On November 21, 2018, the Pennsylvania Supreme Court decided the much anticipated case of Dittman v. UPMC, holding that an employer has a legal duty to exercise reasonable care to safeguard its employees’ sensitive personal information stored by the employer on an internet-accessible computer system.
Lawyers who store sensitive information of employees or clients utilizing the cloud or a computer that is connected to the internet must immediately take heed of this decision and adopt reasonable safeguards to protect sensitive information. Lawyers who already have safeguards in place should reevaluate now and often in light of this decision.
This case arose when the personal and financial information of 62,000 UPMC employees and former employees was accessed and stolen from UPMC’s computer systems. Some of the data was utilized to file fraudulent tax returns on behalf of the victimized employees, resulting in actual damages. Other employees averred they were at risk in the future. The employees asserted a negligence claim and breach of implied contract claim asserting that UPMC had a duty to exercise reasonable care to protect their personal and financial information within its possession or control from being compromised, lost, stolen, misused and/or disclosed to unauthorized parties.
The trial court dismissed the case, declining to recognize a duty of care. Of importance to its decision, the trial court recognized that the Pennsylvania Legislature has imposed a statutory duty on entities to provide notice of a data breach only. In a split opinion, a panel of the Superior Court affirmed, finding also that no duty was owed by UPMC.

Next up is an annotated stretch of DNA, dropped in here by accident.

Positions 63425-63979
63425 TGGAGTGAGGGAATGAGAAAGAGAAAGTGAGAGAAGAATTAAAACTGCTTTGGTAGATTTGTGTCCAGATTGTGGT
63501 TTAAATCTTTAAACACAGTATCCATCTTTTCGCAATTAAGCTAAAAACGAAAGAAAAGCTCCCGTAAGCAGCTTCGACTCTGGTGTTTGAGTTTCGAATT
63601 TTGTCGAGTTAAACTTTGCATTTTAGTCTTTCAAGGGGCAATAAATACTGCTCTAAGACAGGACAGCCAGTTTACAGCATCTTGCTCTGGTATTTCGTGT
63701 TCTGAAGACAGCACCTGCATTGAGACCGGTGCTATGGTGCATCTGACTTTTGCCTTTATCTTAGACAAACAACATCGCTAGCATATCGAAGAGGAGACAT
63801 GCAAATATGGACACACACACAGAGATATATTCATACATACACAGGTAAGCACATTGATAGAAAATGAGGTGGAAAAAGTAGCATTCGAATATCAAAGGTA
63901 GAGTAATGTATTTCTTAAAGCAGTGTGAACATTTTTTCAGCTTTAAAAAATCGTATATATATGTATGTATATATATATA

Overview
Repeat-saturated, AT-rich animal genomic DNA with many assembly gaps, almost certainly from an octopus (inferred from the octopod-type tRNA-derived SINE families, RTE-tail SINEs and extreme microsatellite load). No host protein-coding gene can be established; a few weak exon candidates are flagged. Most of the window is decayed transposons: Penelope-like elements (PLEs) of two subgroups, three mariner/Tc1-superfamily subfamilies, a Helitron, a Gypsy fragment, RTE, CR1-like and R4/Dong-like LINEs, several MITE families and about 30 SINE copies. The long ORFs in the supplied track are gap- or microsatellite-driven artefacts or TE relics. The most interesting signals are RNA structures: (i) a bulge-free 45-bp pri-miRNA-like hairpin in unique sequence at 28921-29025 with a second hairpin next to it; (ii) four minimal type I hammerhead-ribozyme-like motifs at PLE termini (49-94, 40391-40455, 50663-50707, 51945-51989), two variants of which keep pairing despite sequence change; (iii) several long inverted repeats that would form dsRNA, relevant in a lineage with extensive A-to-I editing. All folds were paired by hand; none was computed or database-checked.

In its decision reversing the trial court and vacating the Superior Court, the Supreme Court agreed with the employees’ position that they were not advocating for the creation of a new duty of care, but application of an existing common law duty to a novel factual scenario. By utilizing this analysis, the Court avoided a full blown public policy assessment, as might be required in the event of a newly recognized duty. The duties, as averred by the plaintiffs, included:
- Designing, maintaining and testing security systems; and
- Implementing processes that would timely detect a breach.
Although the Dittman plaintiffs have simply earned the right to proceed at this stage of the litigation, the following types of conduct are what the Court found sufficient to state a claim if proven: 1) failing to adopt, implement and maintain adequate security measures to safeguard information; 2) failing to adequately monitor the security of its network; 3) failing to recognize the breach in a timely manner; and 4) violating current data security industry standards, including use of encryption, adequate firewalls and adequate authentication protocol.
Lawyers must not ignore their obligation to safeguard information. To the extent there was any room for doubt as to a lawyer’s ethical duty to safeguard information, the Supreme Court–which has the exclusive authority to regulate the conduct of Pennsylvania lawyers–has spoken. In addition, a lawyer can be exposed to third party tort liability in the event of a breach of client and employee data if reasonable safeguards are not in place.
For the full Supreme Court Opinion, inclusive of the Court’s analysis and rejection of the economic loss doctrine, follow this link: Dittman.